Although the Eatwell Guide has incorporated some considerations around environmental sustainability, does it go far enough?

The positives

  • The recommended diet is more sustainable than current UK eating patterns.
  • The word “sustainable” features twice on the pictorial guide—once in the subheading, and once in relation to choosing which types of fish to eat.
  • Recommended dairy intake has been reduced from 15% to 8% of daily calories, and this section also now includes non-dairy alternatives such as soya.
  • Within some of the main food groups, foods that are more environmentally sustainable are given greater emphasis. For example, in the protein food group, beans and pulses are mentioned first and meat is mentioned last.
  • There is a specific recommendation to limit consumption of red and processed meat.
  • Plant-based foods have been given greater prominence. With starchy carbohydrates increasing from 33% to 37% of daily calories, and fruit and vegetables from 33% to 39%, these plant-based foods now make up 76% of recommended daily calories.
  • Foods high in fat, salt and sugars with low nutritional value are no longer included as a percentage of a healthy diet, but instead are pictured alongside the core guidelines. This change is positive for sustainability, as it addresses the wasteful use of resources to produce unnecessary foods often associated with overconsumption.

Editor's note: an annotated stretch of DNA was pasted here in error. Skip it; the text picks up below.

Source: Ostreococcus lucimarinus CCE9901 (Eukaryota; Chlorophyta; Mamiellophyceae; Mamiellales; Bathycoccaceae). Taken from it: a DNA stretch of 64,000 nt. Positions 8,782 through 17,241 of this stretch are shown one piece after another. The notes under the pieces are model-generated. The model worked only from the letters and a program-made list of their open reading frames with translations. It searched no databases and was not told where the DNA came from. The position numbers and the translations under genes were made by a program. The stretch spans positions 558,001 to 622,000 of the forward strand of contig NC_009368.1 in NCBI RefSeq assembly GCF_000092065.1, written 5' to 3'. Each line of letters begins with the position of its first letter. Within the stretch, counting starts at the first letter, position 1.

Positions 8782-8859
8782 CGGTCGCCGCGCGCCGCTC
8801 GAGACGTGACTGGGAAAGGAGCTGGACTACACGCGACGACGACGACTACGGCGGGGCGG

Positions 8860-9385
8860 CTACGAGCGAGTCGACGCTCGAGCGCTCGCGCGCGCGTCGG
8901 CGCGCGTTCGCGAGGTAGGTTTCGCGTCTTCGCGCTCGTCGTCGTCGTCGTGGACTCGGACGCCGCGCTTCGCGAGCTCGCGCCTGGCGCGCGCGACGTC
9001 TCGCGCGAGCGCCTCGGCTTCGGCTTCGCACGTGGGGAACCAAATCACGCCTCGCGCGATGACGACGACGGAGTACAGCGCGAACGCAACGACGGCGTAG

The shortcomings

  • The word “sustainable” is only used in reference to fish and not when discussing any other foods, for example meat.
  • There is nothing explicit to help people understand the environmental impacts of the foods they eat, or to explain what sustainability actually means. This could have been a great opportunity to at least link to supportive documents on sustainability such as the “Principles of Healthy and Sustainable Eating Patterns.”
  • There is no recommendation to eat less meat overall—only a recommendation to limit red and processed meat consumption.
  • There is an emphasis on eating at least two portions of fish, but experts have observed that if the global population did so, there would be insufficient fish stocks. This is a controversial topic which needs further discussion.